Winter Driving Tips for Ex-Californians: Plan Ahead With Checklist and Watch Road Conditions

The slippery roads and icy conditions that begin to appear in November require a different mind-set. No longer can one hop in the car with shorts and flip-flops and take a trip on a whim.

Winter Driving Checklist

Here’s a simple list of what former Californians need to do stay safe in winter:

  1. Plan ahead. Consider delaying the trip until the weather improves. Use the Internet or television to check travel conditions before leaving. Don’t venture into areas that are unfamiliar, particularly roads in open fields where horizontally driven snowfall can cut visibility to zero.
  2. Carry such items as an ice scaper, snow brush, extra window-wash solution (the kind that won’t freeze in minus-40-degrees-Celcius weather), sand to add traction, a shovel, first-aid kit, blanket, dry clothes, matches, fire extinguisher and non-perishable snack foods.
  3. Keep your gas tank full at least half full. One doesn’t want to run out of fuel if the weather takes a turn for the worse.
  4. Every November, switch to snow tires. Make sure to change all four tires to those with extra traction for winter conditions, such as icy roads. Never “mix and match” winter tires with those used during warmer seasons.
  5. Switch off the California mentality of “get in and go.” Drivers should slow down and leave a two-second interval between them and the car in front of them. Watch out for bridges, where black ice is more likely to form and the chance of losing control of your car increases.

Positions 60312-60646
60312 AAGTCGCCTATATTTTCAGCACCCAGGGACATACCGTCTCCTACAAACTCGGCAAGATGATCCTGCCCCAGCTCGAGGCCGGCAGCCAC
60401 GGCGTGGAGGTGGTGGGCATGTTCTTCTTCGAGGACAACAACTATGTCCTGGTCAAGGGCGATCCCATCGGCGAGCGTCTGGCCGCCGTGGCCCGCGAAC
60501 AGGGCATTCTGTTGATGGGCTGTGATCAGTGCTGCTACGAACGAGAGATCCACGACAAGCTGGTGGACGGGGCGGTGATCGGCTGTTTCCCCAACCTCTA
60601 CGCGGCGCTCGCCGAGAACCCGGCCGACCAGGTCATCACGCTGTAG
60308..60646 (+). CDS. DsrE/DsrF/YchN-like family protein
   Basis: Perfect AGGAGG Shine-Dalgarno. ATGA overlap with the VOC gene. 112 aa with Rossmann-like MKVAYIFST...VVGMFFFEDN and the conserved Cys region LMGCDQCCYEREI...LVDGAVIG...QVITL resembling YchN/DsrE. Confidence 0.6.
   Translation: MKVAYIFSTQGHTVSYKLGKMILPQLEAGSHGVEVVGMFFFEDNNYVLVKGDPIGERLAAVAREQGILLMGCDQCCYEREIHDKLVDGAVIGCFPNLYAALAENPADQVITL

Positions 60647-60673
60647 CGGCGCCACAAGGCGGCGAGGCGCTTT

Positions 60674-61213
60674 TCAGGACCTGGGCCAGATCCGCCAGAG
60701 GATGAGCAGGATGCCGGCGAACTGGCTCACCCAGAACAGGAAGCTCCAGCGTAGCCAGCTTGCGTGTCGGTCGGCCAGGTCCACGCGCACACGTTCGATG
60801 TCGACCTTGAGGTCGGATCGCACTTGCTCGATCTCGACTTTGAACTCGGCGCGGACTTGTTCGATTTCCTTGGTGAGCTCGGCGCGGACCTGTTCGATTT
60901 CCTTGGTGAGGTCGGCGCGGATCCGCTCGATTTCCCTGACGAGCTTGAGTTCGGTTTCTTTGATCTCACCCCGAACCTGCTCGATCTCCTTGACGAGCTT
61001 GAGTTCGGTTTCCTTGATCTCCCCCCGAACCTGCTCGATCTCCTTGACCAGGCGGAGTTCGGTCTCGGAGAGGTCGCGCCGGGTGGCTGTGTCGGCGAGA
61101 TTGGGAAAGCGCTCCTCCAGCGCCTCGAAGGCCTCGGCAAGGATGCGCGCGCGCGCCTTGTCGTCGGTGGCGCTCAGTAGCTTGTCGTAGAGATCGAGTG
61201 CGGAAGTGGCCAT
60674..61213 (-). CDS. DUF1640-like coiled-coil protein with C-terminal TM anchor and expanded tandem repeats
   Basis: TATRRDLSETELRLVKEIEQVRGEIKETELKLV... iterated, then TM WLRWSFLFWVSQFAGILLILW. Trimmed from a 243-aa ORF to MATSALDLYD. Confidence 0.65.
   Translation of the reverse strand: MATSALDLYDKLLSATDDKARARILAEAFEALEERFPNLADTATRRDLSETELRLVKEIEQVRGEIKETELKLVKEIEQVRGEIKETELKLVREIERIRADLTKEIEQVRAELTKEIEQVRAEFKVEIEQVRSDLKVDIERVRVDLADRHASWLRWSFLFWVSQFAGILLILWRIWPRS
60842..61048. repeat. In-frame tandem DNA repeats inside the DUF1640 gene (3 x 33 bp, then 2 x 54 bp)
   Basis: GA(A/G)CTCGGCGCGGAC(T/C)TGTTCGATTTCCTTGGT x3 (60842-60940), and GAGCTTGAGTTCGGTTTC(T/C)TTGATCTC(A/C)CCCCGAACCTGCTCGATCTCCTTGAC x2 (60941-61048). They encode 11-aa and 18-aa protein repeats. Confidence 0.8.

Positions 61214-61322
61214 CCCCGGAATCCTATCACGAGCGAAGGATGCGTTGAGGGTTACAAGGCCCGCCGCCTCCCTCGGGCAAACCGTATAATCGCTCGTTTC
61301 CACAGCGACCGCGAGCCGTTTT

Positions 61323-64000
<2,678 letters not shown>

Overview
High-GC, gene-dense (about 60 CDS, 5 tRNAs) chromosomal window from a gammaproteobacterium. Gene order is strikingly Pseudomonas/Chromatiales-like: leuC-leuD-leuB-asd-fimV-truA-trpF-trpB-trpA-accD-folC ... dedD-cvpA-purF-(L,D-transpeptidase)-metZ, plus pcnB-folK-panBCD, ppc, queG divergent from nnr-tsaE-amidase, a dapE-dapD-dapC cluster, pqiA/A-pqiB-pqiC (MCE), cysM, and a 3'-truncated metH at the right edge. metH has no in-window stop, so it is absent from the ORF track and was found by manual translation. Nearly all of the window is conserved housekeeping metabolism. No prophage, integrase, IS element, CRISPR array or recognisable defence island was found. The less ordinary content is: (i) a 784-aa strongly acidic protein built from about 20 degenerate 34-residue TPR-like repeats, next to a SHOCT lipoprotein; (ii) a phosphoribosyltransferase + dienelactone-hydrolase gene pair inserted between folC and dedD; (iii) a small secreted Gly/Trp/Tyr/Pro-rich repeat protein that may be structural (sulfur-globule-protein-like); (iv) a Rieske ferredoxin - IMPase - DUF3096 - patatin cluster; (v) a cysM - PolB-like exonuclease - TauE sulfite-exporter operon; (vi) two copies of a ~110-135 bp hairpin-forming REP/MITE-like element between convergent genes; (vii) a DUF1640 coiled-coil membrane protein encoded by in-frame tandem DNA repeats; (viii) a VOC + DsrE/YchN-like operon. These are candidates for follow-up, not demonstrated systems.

6. Check the tires’ air pressure at least once a month. Air pressure decreases as the mercury drops.
  7. When driving, listen to the radio for weather updates. Drivers need to leave themselves extra driving time to get to their destinations.
  8. If a driver is taking a longer trip, he should let a friend or family member know where he’s going and his estimated time of arrival.
  9. Keep an eye out for vehicles with flashing lights that remove ice and snow from roads. Never pass around or in between such vehicles.
  10. Drivers need to have a mechanic check out their cars or trucks before winter sets in. Get the needed repairs done in advance.

Cell Phones and Road Conditions

Another essential thing to have in winter is a working cell phone to call for help during emergencies. A word of caution, however: Many states and Canadian provinces ban the use of hand-held cell phones while driving.

The main thing is don’t be impulsive. Be prepared and get into the groove of winter driving. And former California drivers should look at the positive side: They likely don’t have to worry about earthquakes knocking down freeway overpasses.

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